I like Sunshine very much; with a few re-readings and some years of life together, I may come to love it, buy a hardcover and take it with me when I move, which is the definite mark of commitment. I'm still kind of wondering why it worked so well for me, but I could probably pinpoint it if I thought about it long enough: it's related with the cinnamon rolls. I like people who can build things with their own hands, and if it's with food or nature all the better. In one of my favourite childhood books, a group of ten-years old moved to an island and survived on what they could get. Enid Blyton, what followed is so not how a similar situation would turn out in real life. And I don't mind repetition in that context- truth is repetitive. Water a plant, raise a puppy, do your laundry, and you'll be doing the same gesture 1000 times.
Robin McKinley has that inclination; and she also gave a voice to Sunshine that sounded grounded enough to be a convincing backdrop to vampires and general magic hokum. Coupled with a genuinely interesting structure -the first 100 pages work as a very good self-standing paranormal short-story-, and the feeling that McKinley took a pen and the story wrote itself, and Sunshine is way better that any other vampire book that I have ever read. She is such a generous writer: Sunshine has a plethora of characters and themes that could have yielded so much more if she had wanted to, but she never milked anything dry. A sequel seems now unlikely, but it had more justification that the vast majority of fantasy series that do get one.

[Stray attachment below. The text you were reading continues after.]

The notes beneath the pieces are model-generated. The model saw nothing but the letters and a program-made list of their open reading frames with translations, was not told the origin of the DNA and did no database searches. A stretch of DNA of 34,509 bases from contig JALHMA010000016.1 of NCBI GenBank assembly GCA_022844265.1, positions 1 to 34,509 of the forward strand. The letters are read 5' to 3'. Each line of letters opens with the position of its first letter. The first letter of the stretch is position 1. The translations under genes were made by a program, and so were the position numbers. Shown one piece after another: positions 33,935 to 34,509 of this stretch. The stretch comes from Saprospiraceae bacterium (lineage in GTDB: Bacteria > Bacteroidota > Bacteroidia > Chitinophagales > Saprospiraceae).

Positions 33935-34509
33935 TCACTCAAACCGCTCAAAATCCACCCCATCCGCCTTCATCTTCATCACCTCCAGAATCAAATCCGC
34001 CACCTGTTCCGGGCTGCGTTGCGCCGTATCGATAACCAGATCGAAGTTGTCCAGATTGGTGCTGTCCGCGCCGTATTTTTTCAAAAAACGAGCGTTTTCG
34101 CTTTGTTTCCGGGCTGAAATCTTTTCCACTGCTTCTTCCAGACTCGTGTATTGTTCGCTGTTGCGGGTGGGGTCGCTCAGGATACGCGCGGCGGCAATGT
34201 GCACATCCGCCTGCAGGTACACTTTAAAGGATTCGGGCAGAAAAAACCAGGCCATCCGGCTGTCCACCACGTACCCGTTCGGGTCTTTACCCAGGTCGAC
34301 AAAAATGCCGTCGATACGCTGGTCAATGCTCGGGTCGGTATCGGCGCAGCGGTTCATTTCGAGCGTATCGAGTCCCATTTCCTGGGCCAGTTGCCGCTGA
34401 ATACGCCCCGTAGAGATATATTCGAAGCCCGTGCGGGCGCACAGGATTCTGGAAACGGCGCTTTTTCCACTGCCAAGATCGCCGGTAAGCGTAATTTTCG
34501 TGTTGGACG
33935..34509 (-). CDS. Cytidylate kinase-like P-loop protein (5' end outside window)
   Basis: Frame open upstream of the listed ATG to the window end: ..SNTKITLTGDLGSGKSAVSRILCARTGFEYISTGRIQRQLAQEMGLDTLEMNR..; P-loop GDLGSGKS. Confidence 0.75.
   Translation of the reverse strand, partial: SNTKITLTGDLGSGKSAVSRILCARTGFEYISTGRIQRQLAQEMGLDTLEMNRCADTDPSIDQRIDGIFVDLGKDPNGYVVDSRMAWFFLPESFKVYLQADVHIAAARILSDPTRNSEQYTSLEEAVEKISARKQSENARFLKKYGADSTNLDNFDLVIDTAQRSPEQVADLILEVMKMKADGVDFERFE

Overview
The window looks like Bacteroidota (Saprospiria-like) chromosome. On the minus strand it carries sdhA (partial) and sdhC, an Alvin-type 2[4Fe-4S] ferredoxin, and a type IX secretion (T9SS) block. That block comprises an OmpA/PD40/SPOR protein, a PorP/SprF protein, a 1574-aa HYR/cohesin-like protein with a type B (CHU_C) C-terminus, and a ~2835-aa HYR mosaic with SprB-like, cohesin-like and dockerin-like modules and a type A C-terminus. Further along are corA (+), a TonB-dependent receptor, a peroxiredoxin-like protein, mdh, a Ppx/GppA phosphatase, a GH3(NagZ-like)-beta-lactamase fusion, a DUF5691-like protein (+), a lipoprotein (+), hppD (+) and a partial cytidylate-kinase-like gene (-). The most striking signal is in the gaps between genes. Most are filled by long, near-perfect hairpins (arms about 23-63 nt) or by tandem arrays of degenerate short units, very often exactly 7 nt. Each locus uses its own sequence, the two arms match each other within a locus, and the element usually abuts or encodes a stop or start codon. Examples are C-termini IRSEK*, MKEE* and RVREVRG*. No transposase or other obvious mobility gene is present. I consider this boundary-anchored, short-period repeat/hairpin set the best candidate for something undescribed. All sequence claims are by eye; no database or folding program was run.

But I don't like her fairytales retellings. I'm also not sure why, except that things are made explicit that I wish were still subtext. They don't give me the feeling of mystery that I loved when I was a child. Deerskin, which I just read and is the reason why I'm writing this instead of heading off to class, is a fantasy novel centered about incest and rape; and while it's sensitively done, it hasn't worked for me. I don't think the balance between magic, many and various deux ex machina, and horrible reality is as elegant as it could have been. I wasn't that much into Beauty either- I'm starting to believe it's a culture clash with America; maybe it's me. I dislike it if I can't see the forests of France and Germany in the Middle Ages in my fairytales. But I am disappoint- I wanted to be more than a one-McKinley-book kind of girl.